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[Xmca-l] Re: the genetic roots of thought and speech



If the passage cited is the end of paragraph 3, then I have to correct
translation:

we (are forced to) CAN  conclude that FUSION of thought and speech, in
adults as
well as in children, is a phenomenon limited to a CIRCUMSCRIBED area OF
VERBAL THOUGHT, WHILE OTHER AREAS OF
Nonverbal thought and nonintellectual speech STAY ONLY UNDER A WEEK,
DISTANT NON IMMEDIATE INFLUENCE OF THIS FUSION AND ARE NOT RELATED TO IT
CASUALLY.
 do NOT participate in THIS
FUSION and are affected indirectly by the processes of verbal thought"

SEEMS IT HAS SOME DIFFERENT INTERPRETATION.

Sincerely yours Bella Kotik-Friedgut

On Wed, Dec 24, 2014 at 8:25 AM, larry smolucha <lsmolucha@hotmail.com>
wrote:

> Message from Francine:
>
> Keeping in mind that deafness alone does not mean one is mute.
> I have met many deaf people who speak, and also use sign language.
> But in Vygotsky's era, techniques for teaching the deaf how to speak were
> just being developed.
>
> There might be something in the Volume from the Collected Works on
> Defectology that would clarify Vygotsky's position on sign language as
> a non-vocalized form of speech, and whether Vygotsky thought it could be
> internalized and used to consciously direct one's thought processes.
> Afterall, didn't  Vygotsky spend seven years (1917-1924) teaching how
> to teach the deaf (at a teacher's college in Gomel)?
>
> I recall a passage in Vygotsky's writings where he says that the problem
> with
> deaf education (in his time) was that sign language was only taught for the
> purpose of communicating with others (and not for self-regulation).
> Perhaps, his daughter Gita's work in deaf education developed ways to teach
> the use of sign language for self-regulation of thought processes.
>
> Please note: that defectology and deaf education are the terms that were
> used in
> Vygotsky's era.
>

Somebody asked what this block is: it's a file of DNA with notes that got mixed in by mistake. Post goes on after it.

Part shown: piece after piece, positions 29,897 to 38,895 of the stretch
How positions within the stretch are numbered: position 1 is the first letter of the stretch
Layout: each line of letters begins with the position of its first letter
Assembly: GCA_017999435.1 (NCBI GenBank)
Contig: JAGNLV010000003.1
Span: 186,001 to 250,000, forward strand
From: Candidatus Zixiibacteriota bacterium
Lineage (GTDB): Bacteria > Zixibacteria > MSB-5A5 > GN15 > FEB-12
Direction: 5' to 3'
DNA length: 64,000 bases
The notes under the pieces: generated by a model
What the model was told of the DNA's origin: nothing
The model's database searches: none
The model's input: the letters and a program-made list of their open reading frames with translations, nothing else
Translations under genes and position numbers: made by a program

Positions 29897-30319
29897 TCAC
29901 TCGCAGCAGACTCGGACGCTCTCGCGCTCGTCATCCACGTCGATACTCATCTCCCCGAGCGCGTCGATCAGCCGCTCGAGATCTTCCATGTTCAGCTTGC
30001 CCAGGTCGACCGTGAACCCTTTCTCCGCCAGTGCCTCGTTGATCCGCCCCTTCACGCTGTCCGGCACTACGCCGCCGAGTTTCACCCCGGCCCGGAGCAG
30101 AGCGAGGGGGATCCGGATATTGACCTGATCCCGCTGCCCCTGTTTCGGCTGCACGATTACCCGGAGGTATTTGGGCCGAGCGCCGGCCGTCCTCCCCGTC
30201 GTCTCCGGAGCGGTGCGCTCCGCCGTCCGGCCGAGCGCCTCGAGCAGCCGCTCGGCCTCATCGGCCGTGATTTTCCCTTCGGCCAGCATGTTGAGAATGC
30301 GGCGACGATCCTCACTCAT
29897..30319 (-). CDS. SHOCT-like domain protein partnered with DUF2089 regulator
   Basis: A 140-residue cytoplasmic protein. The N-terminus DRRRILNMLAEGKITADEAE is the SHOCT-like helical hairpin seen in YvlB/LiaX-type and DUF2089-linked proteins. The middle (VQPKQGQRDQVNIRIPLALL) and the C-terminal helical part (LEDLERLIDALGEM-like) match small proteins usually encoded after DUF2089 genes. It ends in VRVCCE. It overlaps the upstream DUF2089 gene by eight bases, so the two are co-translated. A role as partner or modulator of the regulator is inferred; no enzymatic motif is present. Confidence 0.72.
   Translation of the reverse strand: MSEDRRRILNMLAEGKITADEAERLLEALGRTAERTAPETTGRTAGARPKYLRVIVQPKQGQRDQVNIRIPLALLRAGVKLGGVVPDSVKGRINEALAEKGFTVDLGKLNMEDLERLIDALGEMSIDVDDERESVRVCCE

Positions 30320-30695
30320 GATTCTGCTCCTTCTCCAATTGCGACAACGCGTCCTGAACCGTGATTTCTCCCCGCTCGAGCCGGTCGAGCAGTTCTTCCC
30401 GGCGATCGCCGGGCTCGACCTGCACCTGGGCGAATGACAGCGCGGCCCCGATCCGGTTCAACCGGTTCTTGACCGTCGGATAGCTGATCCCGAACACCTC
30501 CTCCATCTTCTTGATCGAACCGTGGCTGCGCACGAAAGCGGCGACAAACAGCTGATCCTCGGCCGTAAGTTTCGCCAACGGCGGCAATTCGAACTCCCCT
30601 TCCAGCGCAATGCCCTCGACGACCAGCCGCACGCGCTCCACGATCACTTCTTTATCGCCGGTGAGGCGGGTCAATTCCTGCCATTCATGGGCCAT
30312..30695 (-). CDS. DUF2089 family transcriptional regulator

>
>
> > From: julian.williams@manchester.ac.uk
> > To: xmca-l@mailman.ucsd.edu
> > Date: Wed, 24 Dec 2014 01:13:07 +0000
> > Subject: [Xmca-l] Re: the genetic roots of thought and speech
> >
> > Lawry
> >
> > Don't agree with this at all... Sign language is surely mediated by
> gestures rather than vibrations of vocal chords, but still has all the
> hallmarks of semiotic mediation Vygotsky elaborated, including inner speech
> and higher cognitive functions (potentially).
> >
> > Julian
> >
> > On 24 Dec 2014, at 01:00, "larry smolucha" <lsmolucha@hotmail.com>
> wrote:
> >
> > > Message from Francine:
> > >
> > > This reminds me of a debate that I had with Greg Thompson over a year
> ago
> > > about hearing impaired people  who do not have speech
> > > but use hand sign language. Hand sign language is a sensori-motor
> semiotic
> > > systems that communicates thoughts to others. This is a semiotic
> fusion that
> > > does not involve speech. Dance is another sensori-motor fusion with
> thought
> > > (which is itself based on sensori-motor experience). Visual symbols
> systems
> > > are another.
> > >
> > > My reading of Vygotsky is that only speech vocalizations that fuse
> with thought
> > > (based on sensori-motor experience) can produce 'word' meanings that
> are internalized
> > > as the inner speech that creates higher mental functions (consciously
> regulated
> > > thought processes).
> > >
> > >> Date: Tue, 23 Dec 2014 09:54:14 -0800
> > >> From: lpscholar2@gmail.com
> > >> To: xmca-l@mailman.ucsd.edu
> > >> Subject: [Xmca-l]  the genetic roots of thought and speech
> > >>
> > >> Francine asked us to re-read Chapter 4 "the Genetic Roots' of Thought
> and
> > >> Speech.
> > >> This paragraph was critical
> > >>
> > >> "we are forced to conclude that FUSION of thought and speech, in
> adults as
> > >> well as in children, is a phenomenon limited to a CIRCUMSCRIBED area.
> > >> Nonverbal thought and nonintellectual speech do NOT participate in
> THIS
> > >> FUSION and are affected indirectly by the processes of verbal thought"
> > >> [Vygotsky, page 48]
> > >>
> > >> Reading this opens for me the question of all the other functions of
> speech
> > >> in the adult that are not directly influenced by thought and all the
> > >> functions of thought that are not affected by speech.
> > >> In particular are there forms of *imaging* that are thoughts but not
> > >> functioning in speech. Do these paths of image and thought also
> develop and
> > >> fuse?
> > >>
> > >> All the functions that Vygotsky explores in the primates and in
> children
> > >> PRIOR to the reciprocal interweaving of thought and language continue
> to
> > >> function in adults. For example the sounds of speech as offering
> "release
> > >> from tension or anxiety" or the sounds as ways of *connecting* and
> > >> *bonding*.
> > >> It seems that to privilege the fusion of thought and language as
> dominant
> > >> modes of designing places/spaces [such as the third space] makes the
> other
> > >> functions [speech alone] [thought alone] nondominant modes when the
> > >> necessity for connection may be prior to and dominant when reflecting
> on
> > >> the fused mode of thought and language as a partial unity.
> > >> In other words, the unit of analysis is the relation of thought alone
> AND
> > >> speech alone AND image alone AND all their actual fusions as other
> partial
> > >> modes.
> > >> This as a multi-modal understanding.
> > >> I hope this is the right length
> > >> Larry
> > >
> >
>
>